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1

I think that the advantages of this approach far, far outweigh any disadvantages. What you're achieving here is more ore less a perfect "implementation" of the I in SOLID by way of the Stairway pattern - that is to say, your application depends "down" on an interface defined in Company.Framework.Persistence.dll and the individual implementations themselves ...


1

Or maybe it`s simply a mistake. for instance you can eather inherit from 1) FilterAttribute, IActionFilter Or 2) ActionFilterAttribute the first on provids low level behaviour of MVC Attributes plus Order and AllowMultiple properties. and the second one provides less details plus OnResultExecutingand OnResultExecuted capabilities.


0

The advantage of strategy two is to minimize dll hell. Usually Company.Framework.Persistence.MySQL.dll will depend on some dll for interfacing with MySql. If I have no interest in MySql, Why should I download the dll from MySql? Lets say your framework supported 20 different storage providers. Most users only use one. So all users have to go and get 19 ...


1

I do it that way too. Projects/dlls are essentially free and make the code more readable and easier to use. I have known people use a single large DLL and differentiate with name spaces. But as you say they have to deploy unused code, I don't see any benefits to the practice and many downsides such as change to one implementation requires recompile of ...


1

Code should not be environment aware, that's why we have configs. Also, you usually do not want to ship your code with development secrets (DB connection string, etc.). Or sometimes it is not desirable to give developers access to the production secrets. Although it's a typical task in programming, to have separate configurations for different environments, ...


1

A classic problem - the simplest resolution is to do what everyone does, treat your Core product as a separate product, similar to how you'd treat an open source project you were reusing in your product. For example, I use log4net in my product. I don't have a copy of their source, I only take the latest stable dll and use that directly, putting it in a ...


0

The repo location on the file system should not cause issues with the path to projects in the solution files. The latter should only depend on the locations of the working copies - maybe you mixed that up? However, if I have to guess what's really going on, the solution to your problem is probably: relocate your projects so all references are relative paths ...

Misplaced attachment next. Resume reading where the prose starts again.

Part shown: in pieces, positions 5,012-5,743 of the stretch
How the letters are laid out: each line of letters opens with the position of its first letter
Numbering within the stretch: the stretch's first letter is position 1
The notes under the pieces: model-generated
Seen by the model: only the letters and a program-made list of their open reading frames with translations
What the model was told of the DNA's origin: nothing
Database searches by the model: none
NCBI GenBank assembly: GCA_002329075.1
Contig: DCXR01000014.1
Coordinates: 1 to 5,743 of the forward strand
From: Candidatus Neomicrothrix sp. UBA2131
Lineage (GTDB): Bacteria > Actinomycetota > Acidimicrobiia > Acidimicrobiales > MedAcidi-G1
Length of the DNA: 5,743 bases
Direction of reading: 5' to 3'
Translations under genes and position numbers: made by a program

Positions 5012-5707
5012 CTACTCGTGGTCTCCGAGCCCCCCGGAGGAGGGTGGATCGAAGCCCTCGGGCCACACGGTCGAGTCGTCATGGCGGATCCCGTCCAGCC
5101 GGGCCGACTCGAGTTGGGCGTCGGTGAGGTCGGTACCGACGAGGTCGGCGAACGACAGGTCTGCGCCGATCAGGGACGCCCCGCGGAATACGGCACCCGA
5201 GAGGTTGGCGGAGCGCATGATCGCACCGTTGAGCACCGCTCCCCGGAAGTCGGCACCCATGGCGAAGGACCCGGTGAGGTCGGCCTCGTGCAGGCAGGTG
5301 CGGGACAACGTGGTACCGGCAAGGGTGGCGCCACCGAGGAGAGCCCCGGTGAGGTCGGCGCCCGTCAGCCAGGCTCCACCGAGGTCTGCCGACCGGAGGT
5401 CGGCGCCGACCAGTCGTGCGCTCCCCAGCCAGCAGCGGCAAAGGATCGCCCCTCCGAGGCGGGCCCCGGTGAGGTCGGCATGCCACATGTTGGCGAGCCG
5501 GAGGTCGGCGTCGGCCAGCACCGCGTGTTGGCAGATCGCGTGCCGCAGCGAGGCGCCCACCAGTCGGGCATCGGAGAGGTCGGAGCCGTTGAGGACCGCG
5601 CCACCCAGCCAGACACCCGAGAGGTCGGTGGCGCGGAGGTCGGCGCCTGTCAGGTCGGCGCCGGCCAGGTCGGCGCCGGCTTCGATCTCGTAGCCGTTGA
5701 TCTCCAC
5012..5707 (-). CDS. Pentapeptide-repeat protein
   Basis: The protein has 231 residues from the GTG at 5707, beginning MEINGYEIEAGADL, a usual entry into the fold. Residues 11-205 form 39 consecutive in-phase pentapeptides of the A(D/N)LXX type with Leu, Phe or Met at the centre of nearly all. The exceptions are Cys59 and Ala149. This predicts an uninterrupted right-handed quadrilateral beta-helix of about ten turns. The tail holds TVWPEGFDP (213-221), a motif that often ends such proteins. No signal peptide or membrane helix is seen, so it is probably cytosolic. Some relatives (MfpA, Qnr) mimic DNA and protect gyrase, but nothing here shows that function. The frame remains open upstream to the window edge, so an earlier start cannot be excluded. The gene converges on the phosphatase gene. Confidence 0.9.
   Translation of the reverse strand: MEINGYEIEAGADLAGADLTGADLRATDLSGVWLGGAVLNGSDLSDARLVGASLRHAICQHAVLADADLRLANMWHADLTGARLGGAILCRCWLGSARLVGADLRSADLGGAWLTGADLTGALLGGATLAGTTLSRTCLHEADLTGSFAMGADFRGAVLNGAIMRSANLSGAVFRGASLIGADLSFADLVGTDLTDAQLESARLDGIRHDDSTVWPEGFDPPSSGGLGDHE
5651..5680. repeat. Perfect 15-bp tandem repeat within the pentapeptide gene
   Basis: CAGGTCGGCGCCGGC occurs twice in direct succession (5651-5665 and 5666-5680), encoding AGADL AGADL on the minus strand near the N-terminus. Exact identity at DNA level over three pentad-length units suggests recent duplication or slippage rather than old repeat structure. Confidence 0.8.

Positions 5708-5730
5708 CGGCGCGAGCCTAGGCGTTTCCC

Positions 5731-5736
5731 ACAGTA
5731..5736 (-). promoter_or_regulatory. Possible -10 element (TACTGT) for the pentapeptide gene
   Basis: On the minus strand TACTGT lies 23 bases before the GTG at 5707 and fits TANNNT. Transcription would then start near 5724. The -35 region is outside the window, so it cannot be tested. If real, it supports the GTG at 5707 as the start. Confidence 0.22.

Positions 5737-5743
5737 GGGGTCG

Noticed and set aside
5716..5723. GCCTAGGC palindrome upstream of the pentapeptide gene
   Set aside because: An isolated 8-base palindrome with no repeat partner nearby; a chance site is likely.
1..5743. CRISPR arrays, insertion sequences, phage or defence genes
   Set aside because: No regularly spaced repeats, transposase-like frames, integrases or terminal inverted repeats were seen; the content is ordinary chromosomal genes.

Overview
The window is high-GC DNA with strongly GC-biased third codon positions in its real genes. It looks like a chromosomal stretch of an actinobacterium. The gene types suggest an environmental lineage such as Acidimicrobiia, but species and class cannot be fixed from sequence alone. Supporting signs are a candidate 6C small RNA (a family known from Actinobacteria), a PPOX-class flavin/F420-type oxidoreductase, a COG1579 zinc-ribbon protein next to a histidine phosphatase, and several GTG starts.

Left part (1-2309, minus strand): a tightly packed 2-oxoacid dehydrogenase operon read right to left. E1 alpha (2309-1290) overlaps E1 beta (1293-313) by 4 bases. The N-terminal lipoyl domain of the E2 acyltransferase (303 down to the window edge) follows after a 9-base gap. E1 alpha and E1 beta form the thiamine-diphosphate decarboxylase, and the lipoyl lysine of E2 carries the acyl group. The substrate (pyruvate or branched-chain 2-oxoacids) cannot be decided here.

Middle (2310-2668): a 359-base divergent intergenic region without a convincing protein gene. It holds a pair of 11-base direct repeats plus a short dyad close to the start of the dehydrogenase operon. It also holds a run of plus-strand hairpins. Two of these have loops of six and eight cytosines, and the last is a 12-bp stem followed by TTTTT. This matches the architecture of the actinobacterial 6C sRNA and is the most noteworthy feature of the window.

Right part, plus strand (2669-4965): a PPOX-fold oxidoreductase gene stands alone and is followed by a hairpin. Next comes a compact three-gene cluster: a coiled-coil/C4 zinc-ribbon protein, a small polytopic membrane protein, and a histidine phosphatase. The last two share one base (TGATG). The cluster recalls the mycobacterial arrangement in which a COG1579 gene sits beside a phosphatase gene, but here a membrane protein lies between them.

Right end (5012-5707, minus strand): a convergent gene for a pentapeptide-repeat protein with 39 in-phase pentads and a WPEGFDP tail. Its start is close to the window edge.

0

Here is what I came up with: The Flags attribute way consisted of several tricky pitfalls. For example, bit shifts on signed ints are arithmetic so the sign bit can't be easily used. Also, reconstructing the array of flags from a bitmask can get really mess, as blorgbeard mentioned. Instead, I used the System.BitArray class which which is easily accessible ...


1

Expanding on @Telastyn's answer, you can declare your flags as an enum with the Flags attribute instead of using an array of booleans: [Flags] public enum Options : uint { Empty = 0, FancyClouds = 1, EnhancedGrassTextures = 2, HiDefNoses = 4, NoPantsMode = 8, // etc. values are increasing powers of 2 up to 2^31 } You can fiddle ...


3

Yes, there is a Flags attribute that lets you use enums as flags for an int, and the type has methods to help identify if a flag is set and the such.


8

First I don't like using IDisposable on actual collection. It muddles the actual meaning of Disposable. I would do it like this: public class CollectionUpdateContext<T>: IDisposable // can also be inner class of custom collection { public CollectionUpdateContext(ObservableCollection<T> inner) { inner.BeginUpdate(); } ...


1

Just to clear up a few things that are well documented in the official Rx Design Guidelines and at length on my web site IntroToRx.com: You dont rely on the GC to clean up your subscriptions. Covered in detail here There is no Unsubscribe method. You subscribe to an observable sequence and are given a subscription. You can then dispose of that subscription ...


1

So far nobody in this question seems to have picked up on the real reason for this naming convention. A DirectoryInfo is not the directory. It is a DTO with data about the directory. There can be many such instances describing the same directory. It is not an entity. It is a throw-away value object. A DirectoryInfo does not represent the actual directory. ...


1

ThingInfo can serve as a great read only Proxy for the Thing. see http://www.dofactory.com/net/proxy-design-pattern Proxy: "Provide a surrogate or placeholder for another object to control access to it." Typically the ThingInfo will have public properties with no setters. These classes and the methods on the class are safe to use and will not commit any ...


0

Take a look at the StackTrace and StackFrame objects in the System.Diagnostics namespace. They may be able to help log out information that is desired. When an exception occurs the stack trace in the exception is captured in a similar manner. It sounds like you want to log non-exception situations as well, so this may help as one can get the stack and ...


0

Since users will be somehow authenticated during usage, you could "flag" trial accounts status and keep track of their activity: User A logs in. User A performs an action against the service A combination of the user ID + timestamp is tracked Check the earliest timestamp associated with the same user ID IF the check passes (the earliest and the current are ...


0

You are correct in that you cant ensure logout with a web application, where you essentially download a client program and then make intermittent requests for data the server. There are a few work arounds for this problem that I know of 1: define 'logged out' as automatically occurring after a period of inactivity This may not be best for you with such ...


-1

I suppose that with this number of users it is not hosting but dedicated servers where you can install everything you need to your service. If it is right my suggestion is to use some external storage like Redis where login token (or other user identifier that passed from client to server) will be the key and value is all data you want to know about the user ...


4

Iterating through a List is (slightly) slower than a plain array due to a few factors: Bounds checks: This is likely to be the biggest factor; every single indexer access to the List is going to do a bounds check. Bounds checking on a raw array can often be trivially optimized out of a loop by the JIT. Method call costs: The indexer on a List is a method ...